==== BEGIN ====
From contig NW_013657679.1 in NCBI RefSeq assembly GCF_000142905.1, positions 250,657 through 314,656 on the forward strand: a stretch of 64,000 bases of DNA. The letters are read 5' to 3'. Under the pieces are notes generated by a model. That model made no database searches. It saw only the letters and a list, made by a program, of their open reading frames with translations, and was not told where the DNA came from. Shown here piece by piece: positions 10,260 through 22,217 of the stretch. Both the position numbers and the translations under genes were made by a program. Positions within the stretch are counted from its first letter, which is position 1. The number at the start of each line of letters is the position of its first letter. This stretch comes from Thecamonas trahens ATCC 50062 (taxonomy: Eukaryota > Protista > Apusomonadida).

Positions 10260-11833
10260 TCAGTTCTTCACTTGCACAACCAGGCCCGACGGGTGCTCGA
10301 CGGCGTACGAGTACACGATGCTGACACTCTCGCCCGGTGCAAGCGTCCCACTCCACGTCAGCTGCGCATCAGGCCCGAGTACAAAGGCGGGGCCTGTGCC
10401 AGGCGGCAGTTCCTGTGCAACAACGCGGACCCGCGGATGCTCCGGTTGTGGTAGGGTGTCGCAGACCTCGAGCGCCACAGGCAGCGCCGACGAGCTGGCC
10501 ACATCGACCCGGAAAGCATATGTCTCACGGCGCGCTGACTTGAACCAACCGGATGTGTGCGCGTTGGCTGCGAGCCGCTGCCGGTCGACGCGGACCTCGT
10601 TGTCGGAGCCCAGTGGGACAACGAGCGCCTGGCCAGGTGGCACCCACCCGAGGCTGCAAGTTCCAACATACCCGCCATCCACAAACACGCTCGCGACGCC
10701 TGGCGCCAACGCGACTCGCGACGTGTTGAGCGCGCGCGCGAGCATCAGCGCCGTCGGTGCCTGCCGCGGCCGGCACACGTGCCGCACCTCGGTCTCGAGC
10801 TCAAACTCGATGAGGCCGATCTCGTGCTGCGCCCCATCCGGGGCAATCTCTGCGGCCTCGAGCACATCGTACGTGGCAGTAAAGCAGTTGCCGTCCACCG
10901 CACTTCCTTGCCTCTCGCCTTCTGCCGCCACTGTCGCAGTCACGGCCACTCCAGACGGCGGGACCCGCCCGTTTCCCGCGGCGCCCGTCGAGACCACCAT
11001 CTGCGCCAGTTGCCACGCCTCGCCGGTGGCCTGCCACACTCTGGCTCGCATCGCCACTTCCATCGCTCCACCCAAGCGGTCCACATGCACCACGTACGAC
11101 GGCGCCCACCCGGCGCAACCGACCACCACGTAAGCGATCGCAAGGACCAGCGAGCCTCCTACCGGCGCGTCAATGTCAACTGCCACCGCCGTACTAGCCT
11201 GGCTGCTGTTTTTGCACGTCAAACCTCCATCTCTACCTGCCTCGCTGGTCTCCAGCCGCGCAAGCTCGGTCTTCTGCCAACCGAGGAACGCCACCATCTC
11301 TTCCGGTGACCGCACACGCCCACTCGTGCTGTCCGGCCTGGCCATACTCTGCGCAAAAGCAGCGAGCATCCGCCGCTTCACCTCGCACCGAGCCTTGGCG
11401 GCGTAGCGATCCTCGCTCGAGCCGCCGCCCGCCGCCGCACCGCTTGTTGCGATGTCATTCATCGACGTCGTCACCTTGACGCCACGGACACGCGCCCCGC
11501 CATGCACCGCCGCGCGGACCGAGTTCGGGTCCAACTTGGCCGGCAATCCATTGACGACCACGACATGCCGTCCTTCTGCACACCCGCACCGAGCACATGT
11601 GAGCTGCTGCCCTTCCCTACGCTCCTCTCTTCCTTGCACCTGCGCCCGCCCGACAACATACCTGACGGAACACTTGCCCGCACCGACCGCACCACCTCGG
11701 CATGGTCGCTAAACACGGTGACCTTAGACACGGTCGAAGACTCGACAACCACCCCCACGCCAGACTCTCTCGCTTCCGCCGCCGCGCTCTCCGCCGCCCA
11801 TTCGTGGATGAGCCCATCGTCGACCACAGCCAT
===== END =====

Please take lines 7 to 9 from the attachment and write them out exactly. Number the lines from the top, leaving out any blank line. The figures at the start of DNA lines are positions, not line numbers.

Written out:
10601 TGTCGGAGCCCAGTGGGACAACGAGCGCCTGGCCAGGTGGCACCCACCCGAGGCTGCAAGTTCCAACATACCCGCCATCCACAAACACGCTCGCGACGCC
10701 TGGCGCCAACGCGACTCGCGACGTGTTGAGCGCGCGCGCGAGCATCAGCGCCGTCGGTGCCTGCCGCGGCCGGCACACGTGCCGCACCTCGGTCTCGAGC
10801 TCAAACTCGATGAGGCCGATCTCGTGCTGCGCCCCATCCGGGGCAATCTCTGCGGCCTCGAGCACATCGTACGTGGCAGTAAAGCAGTTGCCGTCCACCG